7. I then included a series of games that require a dice (or two or three). For a small child just learning his numbers it would be helpful to have a six-sided dice with numbers on it instead of dots. These can be found at some game stores. I laminated the game boards (on cardstock), cut them apart, and put them in a Ziploc bag inside a sheet protector. You can also draw the shapes on a piece of paper, but for a small child it is fun to trace the outline. I printed the directions on a regular sheet of paper. These games were also from Pearson Education, Inc. (see #6). They included What's Your Number? (I used the house drawing for this age), Mountain (just the mountain going up to 6), and Mouse (my granddaughter liked this one.)

8. Last in the 2-year-old book was a sheet protector with several 1 yard colored shoelaces and a lot of sewing (lacing) cards printed on cardstock and laminated. These can be removed from the notebook when using them. The problem was that most hole punches only accommodate holes 1" from the edge. In sewing cards you need to punch holes about 1" apart all around the figure. There are a few hole punches that have a 4" reach, but even they wouldn't work. I finally bought a leather punch set. I used the 9/64" (3.5 mm) punch and a leather hammer (a regular hammer will also work), placed the laminated sheet on an acrylic breadboard or cutting mat, and hammered the holes where I wanted them. Some of the cutest sewing cards for this age child are at

For teenage boys I changed the books as follows (each boy got different games, puzzles, etc.):

The zipper pocket includes: 6 re-writable dry-erase markers with eraser in cap, 2 numbered dice (1-6 and 1-12), 2 pieces of yarn or string 1 yard long, 3 miniature decks playing cards (One Traditional to play Solitaire, and several other games such as War, Rummy, Crazy Eights, and Go Fish), Directions for a Math Game using dice, and a mechanical pencil.

The notebook also contains:

1. Word search puzzles (difficult enough for an adult)

2. Hidden pictures (see #3 above) hard enough for adults

3. Tangrams were next. I printed out a page of challenging puzzle shapes from (they also have a solution page)
Then go to
Print on cardstock the colored and black/white tangram pages, laminate and cut apart and place in Ziploc bag inside sheet protector. Then print out the full-size patterns on cardstock and place in book.

4. The next set of games comes from Pearson Education, Inc. I printed out on cardstock and laminated Tic-Tac-Toe, SOS, Dots and Boxes, Join Five, and Hangman, All you need to play is another person and an erasable marker.

5. Battleship was next. I printed the directions on regular paper and printed the game board on cardstock and laminated it so you can play it over and over using the erasable markers. The directions and game boards are here:

6. I then included a series of games that require a dice (or two or three). The dice were purchased at a local Staple store in the education/teacher section. It came with three normal dice and two 12-sided dice. I laminated the game boards (on cardstock), cut them apart, and put them in a Ziploc bag inside a sheet protector. You can also draw the shapes on a piece of paper. I printed the directions on a regular sheet of paper. They included What's Your Number? (I used the bee drawing for teenagers), Mountain (all three mountains 1-6, 1-9 and 1-12 which can use the 12 sided dice), and Mouse.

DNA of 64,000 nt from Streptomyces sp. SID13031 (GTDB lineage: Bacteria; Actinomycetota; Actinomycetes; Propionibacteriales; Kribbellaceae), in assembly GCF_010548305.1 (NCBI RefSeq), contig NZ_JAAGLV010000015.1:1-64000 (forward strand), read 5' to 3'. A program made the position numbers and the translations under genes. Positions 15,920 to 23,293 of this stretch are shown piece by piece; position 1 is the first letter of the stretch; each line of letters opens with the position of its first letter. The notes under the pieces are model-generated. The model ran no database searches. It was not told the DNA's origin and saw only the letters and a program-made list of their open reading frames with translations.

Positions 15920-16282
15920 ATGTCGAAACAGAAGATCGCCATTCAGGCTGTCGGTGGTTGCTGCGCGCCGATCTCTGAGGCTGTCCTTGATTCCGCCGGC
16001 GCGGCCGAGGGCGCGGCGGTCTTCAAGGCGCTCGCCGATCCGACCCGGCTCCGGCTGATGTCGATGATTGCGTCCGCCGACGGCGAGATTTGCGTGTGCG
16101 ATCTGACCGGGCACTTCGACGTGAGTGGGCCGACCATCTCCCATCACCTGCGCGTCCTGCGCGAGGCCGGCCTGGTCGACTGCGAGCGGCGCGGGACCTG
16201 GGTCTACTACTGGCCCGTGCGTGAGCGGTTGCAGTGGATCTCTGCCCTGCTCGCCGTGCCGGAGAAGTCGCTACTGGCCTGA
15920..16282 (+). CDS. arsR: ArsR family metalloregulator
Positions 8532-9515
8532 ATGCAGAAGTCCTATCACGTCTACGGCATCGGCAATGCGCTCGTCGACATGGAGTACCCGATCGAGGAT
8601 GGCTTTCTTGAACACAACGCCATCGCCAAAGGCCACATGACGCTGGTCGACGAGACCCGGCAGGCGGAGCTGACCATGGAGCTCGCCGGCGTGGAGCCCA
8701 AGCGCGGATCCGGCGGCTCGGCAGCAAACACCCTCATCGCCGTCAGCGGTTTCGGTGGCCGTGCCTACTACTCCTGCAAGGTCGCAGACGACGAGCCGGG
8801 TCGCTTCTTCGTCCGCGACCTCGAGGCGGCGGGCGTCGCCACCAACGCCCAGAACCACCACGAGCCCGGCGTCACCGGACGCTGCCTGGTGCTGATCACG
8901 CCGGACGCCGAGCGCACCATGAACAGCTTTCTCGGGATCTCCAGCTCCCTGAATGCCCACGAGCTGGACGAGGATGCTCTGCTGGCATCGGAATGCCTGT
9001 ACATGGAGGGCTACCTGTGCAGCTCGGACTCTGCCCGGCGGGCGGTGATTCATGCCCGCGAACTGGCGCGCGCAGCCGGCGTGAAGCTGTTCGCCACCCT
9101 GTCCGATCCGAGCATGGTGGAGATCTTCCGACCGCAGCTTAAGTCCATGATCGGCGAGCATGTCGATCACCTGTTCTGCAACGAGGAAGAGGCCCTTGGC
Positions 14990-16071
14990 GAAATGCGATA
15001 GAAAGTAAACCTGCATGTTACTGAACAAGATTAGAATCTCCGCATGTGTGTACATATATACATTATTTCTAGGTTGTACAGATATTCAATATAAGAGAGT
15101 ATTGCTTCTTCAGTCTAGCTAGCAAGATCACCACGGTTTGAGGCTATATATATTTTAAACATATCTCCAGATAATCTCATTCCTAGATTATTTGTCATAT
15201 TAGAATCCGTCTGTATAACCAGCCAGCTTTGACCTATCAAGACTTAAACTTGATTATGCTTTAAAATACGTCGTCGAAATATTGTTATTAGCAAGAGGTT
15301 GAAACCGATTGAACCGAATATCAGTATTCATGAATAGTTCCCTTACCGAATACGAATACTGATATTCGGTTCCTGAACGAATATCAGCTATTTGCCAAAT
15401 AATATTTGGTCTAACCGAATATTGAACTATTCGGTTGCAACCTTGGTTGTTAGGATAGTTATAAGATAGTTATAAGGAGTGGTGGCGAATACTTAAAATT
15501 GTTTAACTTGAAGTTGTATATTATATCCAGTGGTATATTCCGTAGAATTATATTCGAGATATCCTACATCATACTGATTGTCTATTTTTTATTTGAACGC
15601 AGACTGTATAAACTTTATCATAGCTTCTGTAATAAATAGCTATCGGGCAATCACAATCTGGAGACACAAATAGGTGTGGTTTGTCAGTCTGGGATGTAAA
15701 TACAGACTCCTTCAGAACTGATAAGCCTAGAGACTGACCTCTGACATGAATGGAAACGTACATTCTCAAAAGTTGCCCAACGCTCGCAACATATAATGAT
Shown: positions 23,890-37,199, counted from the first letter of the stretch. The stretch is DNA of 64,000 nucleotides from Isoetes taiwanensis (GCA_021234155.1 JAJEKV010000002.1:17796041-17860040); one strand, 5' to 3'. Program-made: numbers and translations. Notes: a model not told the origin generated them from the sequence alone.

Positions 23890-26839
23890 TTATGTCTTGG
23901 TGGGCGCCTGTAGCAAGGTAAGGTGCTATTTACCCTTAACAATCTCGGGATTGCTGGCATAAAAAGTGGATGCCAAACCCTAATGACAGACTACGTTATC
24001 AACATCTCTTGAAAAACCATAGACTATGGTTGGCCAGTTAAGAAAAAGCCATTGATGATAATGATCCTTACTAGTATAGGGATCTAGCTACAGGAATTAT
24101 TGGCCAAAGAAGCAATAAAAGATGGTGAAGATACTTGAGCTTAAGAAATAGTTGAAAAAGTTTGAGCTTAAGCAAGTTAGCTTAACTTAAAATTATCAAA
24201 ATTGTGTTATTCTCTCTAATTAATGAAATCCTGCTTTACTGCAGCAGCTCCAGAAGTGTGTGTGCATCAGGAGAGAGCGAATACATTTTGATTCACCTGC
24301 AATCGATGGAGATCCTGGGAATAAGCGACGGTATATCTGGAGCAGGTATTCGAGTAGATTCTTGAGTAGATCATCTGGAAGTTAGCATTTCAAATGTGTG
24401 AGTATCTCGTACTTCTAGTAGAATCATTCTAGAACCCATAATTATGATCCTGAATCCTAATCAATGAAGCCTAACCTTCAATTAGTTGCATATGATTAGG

7. To finish the books I included drawings of several string figures (remember the yarn in their zipper pocket?). I printed Cat's Cradle (interactive), Introduction to Easy String Figures, and More Easy String Figures.

Hopefully this will be enough fun/educational/mind-bending activities to last several very long plane trips. If any readers have further suggestions to include, please email me at


For those of you who watched the wedding of Prince William and Kate Middleton last week, speculation ran high on what the bride's wedding dress would look like. Here is a website with three possible gowns and a paper doll bride and groom (none of the wedding dresses matched the actual gown.)
Also search under Prince William Paper Dolls for many other options.

If you crochet you may like this very nice Oprah doll pattern. It is a free pattern on the Lion Brand yarn and pattern site. Click on pattern finder; then enter Oprah Crochet Doll in search box for free directions.

Bean Bag Frog by Nora Creeach


We are so pleased to announce that designer SHARON MITCHELL of New Zealand is joining our Dollmakers Journey family. Her basic female body pattern "Krista" is truly lovely and is sure to be a classic. If you are looking for a doll that expresses pure joy then "Dance Like No One is Watching" is just for you. "Jessie and Jack" are a charming duo that is able to stand alone. SHARON'S pattern presentation is outstanding and we know you will be as impressed as we were. –